End of another lockdown, Covid pounds still hanging around your middle. If this is you and you're 50plus, well my friend, there has never been a better moment to take the first steps on your road back to fitness. Fitness at 50plus isn't just about looking better, it's about living better for longer. Times have changed, we're going to live longer than those that came before us. If we want to enjoy this extra time, then we have to take steps to ensure that we are in the right shape mentally and physically to make the most of it.
Note. Remember before you make any changes or begin any new exercise regime talk to your doctor first. Good advice before you start could avoid significant problems further on down the road.
Here are 10 simple steps that you can take right now to improve your fitness and help you live better for longer:
1. Ask yourself "why?"
Before you begin your journey of staying fit, be sure to ask yourself why you are doing it. Maybe it's to make sure you're around long enough to see your grandkids grow up, or maybe it's to be healthy enough to travel the world once you retire or maybe it's because you want to just look good and you're not ready to give up. Whatever the case may be, having a reason behind what you're doing will help you stick with that commitment and keep it a top priority in your life.
2. Join a group fitness class or get a gym buddy.
It can be hard to train on your own, to push yourself without somebody there to hold you accountable. Working out with a group, or training with a friend can make a real difference. Adding that social element to training can be a real bonus. Don't worry if you're only a beginner or a bit shy most classes are pretty welcoming and there are normally classes for all levels of fitness. Remember you don't have to go to a gym to join a class, check out YouTube or Zoom for classes you can do online.
3. Eat more plant-based meals.
Making good food choices will certainly help you on your road back to fitness. "Research over many years has linked plant-based diets to lower rates of heart disease, type 2 diabetes, and some cancers, as compared with diets high in meat and other animal products," Robert H. Shmerling, MD, a rheumatologist in Boston, Massachusetts, told Harvard Health. One 2019 study published in the Journal of the American College of Cardiology found that sticking to a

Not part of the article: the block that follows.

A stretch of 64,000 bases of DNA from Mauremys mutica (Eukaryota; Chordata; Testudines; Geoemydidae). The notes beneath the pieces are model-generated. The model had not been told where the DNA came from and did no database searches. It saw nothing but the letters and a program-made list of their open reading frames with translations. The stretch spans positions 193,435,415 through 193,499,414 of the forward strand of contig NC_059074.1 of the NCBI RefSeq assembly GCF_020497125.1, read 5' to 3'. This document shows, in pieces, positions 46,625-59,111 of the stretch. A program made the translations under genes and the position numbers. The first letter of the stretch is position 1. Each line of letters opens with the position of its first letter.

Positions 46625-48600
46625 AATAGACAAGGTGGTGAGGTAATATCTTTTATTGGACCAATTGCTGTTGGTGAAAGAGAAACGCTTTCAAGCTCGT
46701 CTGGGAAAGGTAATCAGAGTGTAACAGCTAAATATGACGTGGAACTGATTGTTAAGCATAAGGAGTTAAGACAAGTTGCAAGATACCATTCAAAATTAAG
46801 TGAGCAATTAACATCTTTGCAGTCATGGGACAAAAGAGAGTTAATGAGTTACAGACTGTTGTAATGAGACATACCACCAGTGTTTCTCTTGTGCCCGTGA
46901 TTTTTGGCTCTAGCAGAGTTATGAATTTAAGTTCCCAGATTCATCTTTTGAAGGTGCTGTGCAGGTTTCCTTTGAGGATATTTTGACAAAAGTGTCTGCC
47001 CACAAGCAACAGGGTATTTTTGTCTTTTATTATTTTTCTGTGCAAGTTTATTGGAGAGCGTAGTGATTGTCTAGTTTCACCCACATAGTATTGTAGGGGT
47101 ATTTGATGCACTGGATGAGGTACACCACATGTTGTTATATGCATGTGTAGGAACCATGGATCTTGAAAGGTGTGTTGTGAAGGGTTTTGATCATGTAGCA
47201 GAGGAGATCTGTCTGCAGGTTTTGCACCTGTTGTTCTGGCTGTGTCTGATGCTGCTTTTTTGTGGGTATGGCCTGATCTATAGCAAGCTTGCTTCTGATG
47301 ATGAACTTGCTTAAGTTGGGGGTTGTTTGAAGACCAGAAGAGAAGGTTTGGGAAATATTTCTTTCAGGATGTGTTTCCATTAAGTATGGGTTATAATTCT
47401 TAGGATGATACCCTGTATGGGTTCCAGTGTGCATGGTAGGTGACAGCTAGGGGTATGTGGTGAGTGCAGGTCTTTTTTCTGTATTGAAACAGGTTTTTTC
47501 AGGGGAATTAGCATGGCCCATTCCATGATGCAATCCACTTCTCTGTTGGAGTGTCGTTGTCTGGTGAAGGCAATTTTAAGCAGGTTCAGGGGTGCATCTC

a plant-based diet can decrease your risk of heart failure by more than 40%.
Now if you're anything like me, then you'll have eaten meat all your life and have no intention of giving it up. This doesn't mean that you can't benefit from eating more plant-based meals. I've upped my veggie's by juicing in the morning ( I know its not the best way to eat your fruit and veg, but it means I get my 5 a day before breakfast is done) and swapping out a meat-based meal, with a plant-based one at least once a week. Remember even the small steps count if they in the right direction.
4. Cut back on salt.
Too much salt in our diet can cause water retention, raised blood pressure, higher risk of a heart attack, kidney disease and stroke. Watch out for hidden salts, (these are sometimes called sodium on food labels).
"Consuming too much sodium may lead to high blood pressure and can also cause inflammation in the body," says Amy Gorin, a registered dietitian nutritionist in the New York City area who recommends aiming for no more than 2,300 milligrams of sodium daily. If you have high blood pressure or pre-hypertension, limit your daily intake to 1,500 milligrams daily, she says.